The Asian Children

I’m used to them now, the little rascals, thought Albert. Much can change in a week! Last Tuesday he’d been doing his school run, same as ever, and there they stood, twenty-four Asian children, by the side of the road. He didn’t know for sure that they were Asian, but that was his and everybody else’s best guess. Even the ethno-linguists and social workers were not certain. “Indo-Tibetan” was their best notion.

Who they were, and how they’d got there, were burning questions. The story however had been kept out of mainstream media, The Authority believing it would inflame the immigration debate. It remained a local, word-of-mouth story.

Albert had stopped for them immediately but then been stumped. Should he pick them up now, or leave them here and seek guidance in town? He was out of cell range so couldn’t call the bus company or cops. Albert made three decisions that day.

First, he decided to pick them all up and take them into town.

Second, he drove right past his usual pick-ups, making some of them cry. Their parents had rung the school to complain. Under the circumstances he felt his actions were warranted. He needed to get these lost kids to a safe place. His usual charges had a safe place already, and it was best they stayed there for now.

His third decision was to take the kids straight to school rather than to the cops. It felt more appropriate. Teachers would know how to handle troubled children; cops would likely frighten them. He’d spent too much time with cops in his life, and never enough time with teachers. His life had been so fucked up from the beginning: his violent family, his mixed-up head, his abused body, everything. It was amazing he was still living and breathing, here and now in Lucerne. Okay he was single and had few friends, but so what?

It was decided to house the Asian children at a local Bed & Breakfast, but many of them began to scream, till they were taken out again. They didn’t like town at all. They preferred rural areas or wilderness. They also hated being separated. Efforts to divide them led to more screaming.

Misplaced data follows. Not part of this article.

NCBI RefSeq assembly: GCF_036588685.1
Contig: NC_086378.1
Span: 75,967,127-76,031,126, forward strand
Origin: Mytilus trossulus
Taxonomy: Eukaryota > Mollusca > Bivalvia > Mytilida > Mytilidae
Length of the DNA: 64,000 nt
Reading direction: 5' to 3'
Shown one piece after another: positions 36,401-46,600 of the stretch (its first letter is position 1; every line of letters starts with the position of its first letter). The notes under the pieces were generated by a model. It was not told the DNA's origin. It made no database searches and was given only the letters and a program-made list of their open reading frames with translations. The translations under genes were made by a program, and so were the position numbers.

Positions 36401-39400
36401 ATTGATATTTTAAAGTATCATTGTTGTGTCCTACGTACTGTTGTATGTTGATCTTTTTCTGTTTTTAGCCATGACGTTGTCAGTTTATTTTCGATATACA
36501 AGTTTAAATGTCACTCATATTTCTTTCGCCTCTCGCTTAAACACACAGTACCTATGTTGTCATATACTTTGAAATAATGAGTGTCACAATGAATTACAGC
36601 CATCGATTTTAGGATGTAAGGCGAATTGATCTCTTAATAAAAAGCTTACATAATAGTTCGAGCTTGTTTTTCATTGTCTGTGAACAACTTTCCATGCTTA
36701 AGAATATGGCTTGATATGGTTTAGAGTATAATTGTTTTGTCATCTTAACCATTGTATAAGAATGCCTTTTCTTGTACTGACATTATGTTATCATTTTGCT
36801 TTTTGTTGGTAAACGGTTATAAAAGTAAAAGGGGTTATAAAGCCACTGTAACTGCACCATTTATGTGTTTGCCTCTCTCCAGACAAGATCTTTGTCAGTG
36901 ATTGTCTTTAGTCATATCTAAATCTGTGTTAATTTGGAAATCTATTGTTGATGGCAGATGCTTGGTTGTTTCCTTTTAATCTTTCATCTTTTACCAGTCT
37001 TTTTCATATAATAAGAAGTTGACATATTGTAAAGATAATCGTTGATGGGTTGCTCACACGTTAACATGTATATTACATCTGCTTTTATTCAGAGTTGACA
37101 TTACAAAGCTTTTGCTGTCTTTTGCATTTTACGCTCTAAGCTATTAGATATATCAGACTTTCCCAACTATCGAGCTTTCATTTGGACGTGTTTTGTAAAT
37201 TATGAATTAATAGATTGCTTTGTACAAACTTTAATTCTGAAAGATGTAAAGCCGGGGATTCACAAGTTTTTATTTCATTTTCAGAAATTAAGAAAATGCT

The village council held an emergency meeting, and decided to accommodate them in the old school house in the Upper Valley, twenty kilometres out of town.

The Asian children didn’t mind coming into town for school though. They liked seeing the other children, though they were not yet ready to engage with them. Albert having found them on the Lucerne Valley Road, was asked to drive the Asian children back and forth. They liked to sit together at the back of the bus.

They were silent for the first few days, but then one said hello to Albert while he was driving. Albert said hello back, immediately after which the bus was filled with sniggering. He turned his head and saw that there was no one standing in the aisle or sitting in the front rows of seats. Who had said hello?

“Please keep your eyes on the road, Mr. Driver. You’ve got our twenty-four precious lives in your hands.” There were many more sniggers. “We are telepaths. It is a very useful ability in the mountains where we lived. We didn’t need to cup our hands and shout while climbing.”

“How did you get here?” Albert asked aloud.

“It’s hard for us to explain that. Why don’t you tell us how you got here?”

Albert realized that this is a very hard thing to do.


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